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Developer Tools

A short while back I wrote about the impact of free developer tools. Lately, however, I've been itching to spend $250 or so on a truly professional IDE. One that doesn't quit as often as Project Builder likes to quit because CVS updated a file it had open (or whatever causes it to tank). Itching!

Jeff writes about Eclipse, citing previous posts by Buzz Anderson and Michael Tsai (whose article is little more than a quote from Buzz Anderson, but with a good discussion tacked on).

What's Eclipse got that Project Builder lacks? Well, let's have a look.

What am I addicted to? Automatic compilation constantly happening in the background, with errors displayed in your code in real time. Content assist that shows available types, methods, and variables. with associated documentation. Effortless refactoring support. Wicked CVS integration.

All very cool. Refactoring would be awesome - I spend a lot of time, especially early on, renaming methods to get the names just right, and sometimes I later rename them for further clarity or cohesiveness, and the only "refactoring" support in Project Builder right now is "Batch Find." Find the times you used that method, go back, rename each one separately… Zzzzzzz.

I spent five minutes yesterday trying to figure out why a NSURL was nil. Silly me, I'd passed in an NSString: had a thing popped up showing me either my error as I wrote the code or the available types before I'd even typed it to begin with, that's five minutes I'd have saved. Multiply that five minutes by the four times or so that might happen per day and you've got a more productive developer.

Bah, the more I think about this the more I'll get depressed. The more I look at this page on IDEA from IntelliJ the more I'll get depressed. I'm not a Java developer, nor do I plan to be. But the more and more and more I use Project Builder, the more I'm aware of its limitations. As I continue to run Freshly Squeezed Software and whatnot, the more those limitations cost me money (time is money!). Hrmph.

And no, CodeWarrior is not an option. Is it?

4 Responses to "Developer Tools"

  1. Refactoring is an absolute killer app--I really hate it when I decide a class should have been named differently in Project Builder. I have to change both file names, as well as the class names and all references to the classnames or files. In Eclipse, it's basically a one step operation!

    It's funny--I actually used to be the kind of person who scoffs at really fancy IDEs. After using Eclipse for awhile, though, the productivity gains are stunning. I used to spend an inordinate amount of time, for example, enclosing code in "try/catch" blocks to catch exceptions. With Eclipse, when you haven't caught an exception, you simply click on the little light bulb thingy and it suggest a variety of options--do you want to add a throws clause to the method or surround the code with a catch block. There is tons of other stuff like that!

    I have often thought about how Eclipse could be adapted to Cocoa--it is supposed to be a "universal tool platform" after all, and they're supposedly working on a C/C++ tool for it. It's still a bit slow on the Mac, but I think that's going to get better, and if it could be adapted to work with Objective-C as well, I think it would give Project Builder a serious run for its money!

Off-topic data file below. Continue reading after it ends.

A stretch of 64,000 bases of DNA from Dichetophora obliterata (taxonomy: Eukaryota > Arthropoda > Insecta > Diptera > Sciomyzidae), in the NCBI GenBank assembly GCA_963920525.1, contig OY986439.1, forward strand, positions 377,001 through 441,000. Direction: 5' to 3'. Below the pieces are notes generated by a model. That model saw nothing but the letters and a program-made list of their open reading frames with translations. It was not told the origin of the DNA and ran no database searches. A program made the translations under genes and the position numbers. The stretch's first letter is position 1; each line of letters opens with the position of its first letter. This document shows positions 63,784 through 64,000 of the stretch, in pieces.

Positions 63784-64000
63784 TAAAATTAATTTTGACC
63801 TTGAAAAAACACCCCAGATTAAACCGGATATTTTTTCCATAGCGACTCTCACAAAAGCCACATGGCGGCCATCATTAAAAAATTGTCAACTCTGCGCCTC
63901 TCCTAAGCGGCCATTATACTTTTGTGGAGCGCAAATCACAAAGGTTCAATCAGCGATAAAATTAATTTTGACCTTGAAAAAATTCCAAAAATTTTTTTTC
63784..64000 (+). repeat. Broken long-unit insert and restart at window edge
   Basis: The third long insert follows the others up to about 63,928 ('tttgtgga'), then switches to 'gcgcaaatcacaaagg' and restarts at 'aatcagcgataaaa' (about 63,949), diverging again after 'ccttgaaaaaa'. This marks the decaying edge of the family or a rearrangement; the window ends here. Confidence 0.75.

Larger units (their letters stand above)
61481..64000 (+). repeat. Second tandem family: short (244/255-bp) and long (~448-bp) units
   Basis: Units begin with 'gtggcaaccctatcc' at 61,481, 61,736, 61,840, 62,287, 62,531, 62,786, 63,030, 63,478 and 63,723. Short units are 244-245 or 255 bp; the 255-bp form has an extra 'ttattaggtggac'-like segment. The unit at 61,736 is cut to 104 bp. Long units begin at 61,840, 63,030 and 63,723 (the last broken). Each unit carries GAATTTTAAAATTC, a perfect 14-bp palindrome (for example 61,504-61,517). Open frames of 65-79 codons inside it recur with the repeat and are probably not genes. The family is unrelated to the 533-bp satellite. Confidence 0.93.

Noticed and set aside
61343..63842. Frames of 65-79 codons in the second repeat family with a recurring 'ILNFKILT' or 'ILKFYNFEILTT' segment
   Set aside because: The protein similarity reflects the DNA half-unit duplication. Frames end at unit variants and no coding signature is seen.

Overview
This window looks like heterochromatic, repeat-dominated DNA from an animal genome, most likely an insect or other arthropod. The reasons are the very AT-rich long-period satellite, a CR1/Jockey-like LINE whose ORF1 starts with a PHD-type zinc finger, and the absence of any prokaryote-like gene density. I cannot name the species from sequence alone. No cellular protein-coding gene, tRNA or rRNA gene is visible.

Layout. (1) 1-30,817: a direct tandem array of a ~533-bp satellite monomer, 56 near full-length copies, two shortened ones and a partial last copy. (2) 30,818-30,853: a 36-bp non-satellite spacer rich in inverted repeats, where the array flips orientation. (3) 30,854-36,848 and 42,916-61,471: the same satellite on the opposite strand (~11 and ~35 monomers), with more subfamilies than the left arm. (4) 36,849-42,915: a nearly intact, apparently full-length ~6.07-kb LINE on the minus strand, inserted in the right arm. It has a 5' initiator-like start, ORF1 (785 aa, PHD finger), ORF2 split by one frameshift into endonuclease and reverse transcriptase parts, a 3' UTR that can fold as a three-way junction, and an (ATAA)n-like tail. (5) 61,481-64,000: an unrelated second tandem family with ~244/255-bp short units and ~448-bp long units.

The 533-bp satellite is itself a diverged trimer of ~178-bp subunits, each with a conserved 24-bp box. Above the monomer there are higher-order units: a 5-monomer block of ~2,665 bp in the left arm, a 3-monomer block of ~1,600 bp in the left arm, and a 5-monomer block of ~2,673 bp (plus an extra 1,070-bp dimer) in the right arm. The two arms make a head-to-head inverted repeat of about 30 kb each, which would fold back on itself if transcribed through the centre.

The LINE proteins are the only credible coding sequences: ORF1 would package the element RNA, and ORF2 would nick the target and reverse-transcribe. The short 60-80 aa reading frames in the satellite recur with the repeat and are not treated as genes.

2. Don't get into Eclipse is you're looking for something that crashes less than PBX. Eclipse crashes even more.

    It's not a shining example of a Mac OS X app, either. Basic things like views are broken.

    Refactoring is cool, when it works. I stopped using that feature, since it would as often as not corrupt the source code. Sure, you have unlimited undo, but I found subtle corruption in long source files that I thought were originally refactored correctly. Basically, I lost all confidence in using that feature.

    What does work, is great, but I've officially have given up on Eclipse for the immediate future.

    After my current WebObjects project, I'm writing some desktop software, and I'll be springing for CodeWarrior Pro. I had the pleasure of using it again after about three years, and it felt like using a Mac again.

  3. Once upon a time, I thought some of the mailing list posts I had seen about PB and IB crashing were flukes, but now I'm working on a set of projects that can pretty reliably crash either of them. I haven't seen the recent CodeWarrior versions, though we do have a license at the office. Slowly I've been playing with the script support in PB and it's... odd to say the least. The sample scripts that do HeaderDoc stuff are cool, but not all that useful. PB scripting in general is just really wierd, and I have yet to find anyplace online that has user submitted scripts for PB.

    What I had been using for Java work is JEdit. There is a very cool plugin that applies the Sun java style guidelines to your code, fixing indents and whatnot, AND parses your methods and sets up the JavaDoc comments for you. I would kill to get PB or BBEdit to do that for objective-c headerdoc comments!

  4. Apple Complaint #2: Project Builder

    The recent discussion about Eclipse on Erik's, and Michael's, and Jeff's and my blog says it all: Project Builder simply does not stand up to comparison with the newest generation of development environments for Java and (dare I say it!) .NET.

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